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Structure. 2015 Apr 7;23(4):774-81. doi: 10.1016/j.str.2015.01.013. Epub 2015 Feb 26.

Structural basis of latrophilin-FLRT interaction.

Author information

1
Department of Biochemistry, Oxford University, South Parks Road, Oxford OX1 3QU, UK.
2
Max-Planck Institute of Neurobiology, Am Klopferspitz 18, 82152 Munich-Martinsried, Germany.
3
Division of Structural Biology, Oxford University, Roosevelt Drive, Oxford OX3 7BN, UK.
4
Max-Planck Institute of Neurobiology, Am Klopferspitz 18, 82152 Munich-Martinsried, Germany; Munich Cluster for Systems Neurology (SyNergy), Feodor-Lynen-Straße 17, 81377 Munich, Germany.
5
Department of Biochemistry, Oxford University, South Parks Road, Oxford OX1 3QU, UK. Electronic address: elena.seiradake@bioch.ox.ac.uk.

Abstract

Latrophilins, receptors for spider venom α-latrotoxin, are adhesion type G-protein-coupled receptors with emerging functions in synapse development. The N-terminal region binds the endogenous cell adhesion molecule FLRT, a major regulator of cortical and synapse development. We present crystallographic data for the mouse Latrophilin3 lectin and olfactomedin-like (Olf) domains, thereby revealing the Olf β-propeller fold and conserved calcium-binding site. We locate the FLRT-Latrophilin binding surfaces by a combination of sequence conservation analysis, point mutagenesis, and surface plasmon resonance experiments. In stripe assays, we show that wild-type Latrophilin3 and its high-affinity interactor FLRT2, but not the binding-impaired mutants we generated, promote HeLa cell adhesion. In contrast, cortical neurons expressing endogenous FLRTs are repelled by wild-type Latrophilin3 and not by the binding-impaired mutant. Taken together, we present molecular level insights into Latrophilin structure, its FLRT-binding mechanism, and a role for Latrophilin and FLRT that goes beyond a simply adhesive interaction.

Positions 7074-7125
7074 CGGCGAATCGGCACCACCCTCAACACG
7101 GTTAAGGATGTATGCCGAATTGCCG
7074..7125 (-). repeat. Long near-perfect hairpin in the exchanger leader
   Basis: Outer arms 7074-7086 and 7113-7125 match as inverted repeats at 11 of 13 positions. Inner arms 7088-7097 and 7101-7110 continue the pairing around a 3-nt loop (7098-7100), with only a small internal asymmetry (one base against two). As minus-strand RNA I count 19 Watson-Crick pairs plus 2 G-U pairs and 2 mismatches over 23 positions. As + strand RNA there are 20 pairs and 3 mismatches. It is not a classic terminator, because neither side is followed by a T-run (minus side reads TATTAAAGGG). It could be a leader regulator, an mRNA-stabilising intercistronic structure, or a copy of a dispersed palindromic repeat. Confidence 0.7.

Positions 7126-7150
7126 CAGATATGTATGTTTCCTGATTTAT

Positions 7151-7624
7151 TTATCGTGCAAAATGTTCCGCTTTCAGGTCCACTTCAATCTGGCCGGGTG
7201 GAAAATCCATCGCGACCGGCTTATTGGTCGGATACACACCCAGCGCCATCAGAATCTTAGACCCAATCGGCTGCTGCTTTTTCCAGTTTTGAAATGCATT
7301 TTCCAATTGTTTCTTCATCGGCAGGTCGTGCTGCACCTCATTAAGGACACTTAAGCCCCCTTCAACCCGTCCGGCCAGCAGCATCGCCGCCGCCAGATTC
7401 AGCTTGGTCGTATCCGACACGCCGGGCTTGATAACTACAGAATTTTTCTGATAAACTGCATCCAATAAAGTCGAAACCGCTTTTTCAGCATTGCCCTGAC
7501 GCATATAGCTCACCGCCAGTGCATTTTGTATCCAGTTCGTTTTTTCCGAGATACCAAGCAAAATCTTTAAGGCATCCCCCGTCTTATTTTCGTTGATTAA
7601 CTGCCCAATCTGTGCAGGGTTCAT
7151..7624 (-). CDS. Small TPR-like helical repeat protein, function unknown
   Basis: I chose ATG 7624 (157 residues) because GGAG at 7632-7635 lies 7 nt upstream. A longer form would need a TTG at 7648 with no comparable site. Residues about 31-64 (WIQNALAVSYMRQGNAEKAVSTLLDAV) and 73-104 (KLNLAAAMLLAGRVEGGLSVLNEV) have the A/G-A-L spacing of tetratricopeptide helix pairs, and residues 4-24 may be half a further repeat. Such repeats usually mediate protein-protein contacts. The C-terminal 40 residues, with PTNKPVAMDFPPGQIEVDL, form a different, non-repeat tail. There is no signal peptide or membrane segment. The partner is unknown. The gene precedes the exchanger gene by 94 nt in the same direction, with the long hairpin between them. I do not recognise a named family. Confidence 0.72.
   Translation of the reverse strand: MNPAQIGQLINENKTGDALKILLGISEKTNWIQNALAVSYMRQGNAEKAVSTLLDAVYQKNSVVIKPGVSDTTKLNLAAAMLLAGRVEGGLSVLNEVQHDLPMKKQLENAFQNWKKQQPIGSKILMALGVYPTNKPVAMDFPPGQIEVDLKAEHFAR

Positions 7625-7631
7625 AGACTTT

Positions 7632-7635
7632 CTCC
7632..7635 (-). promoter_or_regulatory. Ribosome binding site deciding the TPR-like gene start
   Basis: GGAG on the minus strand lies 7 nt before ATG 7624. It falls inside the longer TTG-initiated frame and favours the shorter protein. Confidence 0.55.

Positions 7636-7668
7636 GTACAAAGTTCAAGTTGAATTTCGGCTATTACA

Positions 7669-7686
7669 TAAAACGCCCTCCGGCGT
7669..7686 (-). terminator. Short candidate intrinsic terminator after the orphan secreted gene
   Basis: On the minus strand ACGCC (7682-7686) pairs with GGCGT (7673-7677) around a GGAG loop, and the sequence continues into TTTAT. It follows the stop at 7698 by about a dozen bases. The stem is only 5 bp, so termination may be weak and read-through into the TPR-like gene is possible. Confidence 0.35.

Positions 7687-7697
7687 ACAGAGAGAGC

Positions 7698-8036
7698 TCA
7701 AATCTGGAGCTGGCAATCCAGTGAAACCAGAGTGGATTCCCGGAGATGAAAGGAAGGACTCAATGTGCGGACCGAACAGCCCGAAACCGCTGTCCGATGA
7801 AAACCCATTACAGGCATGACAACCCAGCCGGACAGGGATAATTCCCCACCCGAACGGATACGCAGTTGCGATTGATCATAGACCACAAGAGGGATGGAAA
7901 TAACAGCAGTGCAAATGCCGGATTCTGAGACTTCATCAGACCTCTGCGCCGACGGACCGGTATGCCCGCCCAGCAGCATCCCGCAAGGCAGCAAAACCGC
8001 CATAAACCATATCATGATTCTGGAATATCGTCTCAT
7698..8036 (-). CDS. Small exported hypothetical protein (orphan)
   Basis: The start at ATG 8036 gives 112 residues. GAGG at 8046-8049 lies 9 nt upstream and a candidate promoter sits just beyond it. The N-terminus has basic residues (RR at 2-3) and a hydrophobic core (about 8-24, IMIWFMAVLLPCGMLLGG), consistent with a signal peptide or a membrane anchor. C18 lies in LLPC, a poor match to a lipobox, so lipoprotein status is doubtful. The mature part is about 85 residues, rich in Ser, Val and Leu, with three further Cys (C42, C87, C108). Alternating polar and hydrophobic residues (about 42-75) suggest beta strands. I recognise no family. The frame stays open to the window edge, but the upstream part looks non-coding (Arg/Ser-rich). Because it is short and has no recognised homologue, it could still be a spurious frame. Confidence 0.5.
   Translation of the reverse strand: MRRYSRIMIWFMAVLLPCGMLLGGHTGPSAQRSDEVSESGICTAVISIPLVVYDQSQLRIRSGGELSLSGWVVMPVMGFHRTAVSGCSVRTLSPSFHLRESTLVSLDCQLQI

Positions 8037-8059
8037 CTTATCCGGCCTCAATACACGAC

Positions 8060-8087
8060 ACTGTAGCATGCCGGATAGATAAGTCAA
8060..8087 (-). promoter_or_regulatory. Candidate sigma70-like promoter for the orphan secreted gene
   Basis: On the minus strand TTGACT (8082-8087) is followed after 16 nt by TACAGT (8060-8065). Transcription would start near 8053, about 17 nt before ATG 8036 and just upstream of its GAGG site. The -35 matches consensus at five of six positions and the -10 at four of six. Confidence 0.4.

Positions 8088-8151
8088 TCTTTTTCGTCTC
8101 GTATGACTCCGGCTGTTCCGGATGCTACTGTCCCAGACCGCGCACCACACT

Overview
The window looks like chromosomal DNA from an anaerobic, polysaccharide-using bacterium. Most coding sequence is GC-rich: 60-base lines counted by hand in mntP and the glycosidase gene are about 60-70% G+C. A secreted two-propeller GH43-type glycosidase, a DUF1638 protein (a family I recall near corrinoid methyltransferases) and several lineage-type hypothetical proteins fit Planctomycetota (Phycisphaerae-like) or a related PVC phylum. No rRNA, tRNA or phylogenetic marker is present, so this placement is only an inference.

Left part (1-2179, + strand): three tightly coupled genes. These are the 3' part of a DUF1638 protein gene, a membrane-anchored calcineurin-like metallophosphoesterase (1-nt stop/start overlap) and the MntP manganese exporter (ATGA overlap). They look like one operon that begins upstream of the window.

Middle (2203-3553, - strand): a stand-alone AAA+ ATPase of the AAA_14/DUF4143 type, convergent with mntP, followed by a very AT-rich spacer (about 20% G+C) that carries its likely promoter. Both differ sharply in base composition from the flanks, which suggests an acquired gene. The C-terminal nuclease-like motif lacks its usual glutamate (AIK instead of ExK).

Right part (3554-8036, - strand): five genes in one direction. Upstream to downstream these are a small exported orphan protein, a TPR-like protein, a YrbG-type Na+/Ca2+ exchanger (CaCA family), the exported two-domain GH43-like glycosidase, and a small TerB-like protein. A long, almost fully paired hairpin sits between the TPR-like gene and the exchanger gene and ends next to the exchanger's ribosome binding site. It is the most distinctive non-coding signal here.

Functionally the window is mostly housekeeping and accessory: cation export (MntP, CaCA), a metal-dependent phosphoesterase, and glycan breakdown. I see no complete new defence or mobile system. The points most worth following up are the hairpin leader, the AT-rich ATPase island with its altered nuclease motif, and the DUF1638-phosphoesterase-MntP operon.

PMID:
25728924
PMCID:
PMC4396693
DOI:
10.1016/j.str.2015.01.013
[Indexed for MEDLINE]
Free PMC Article

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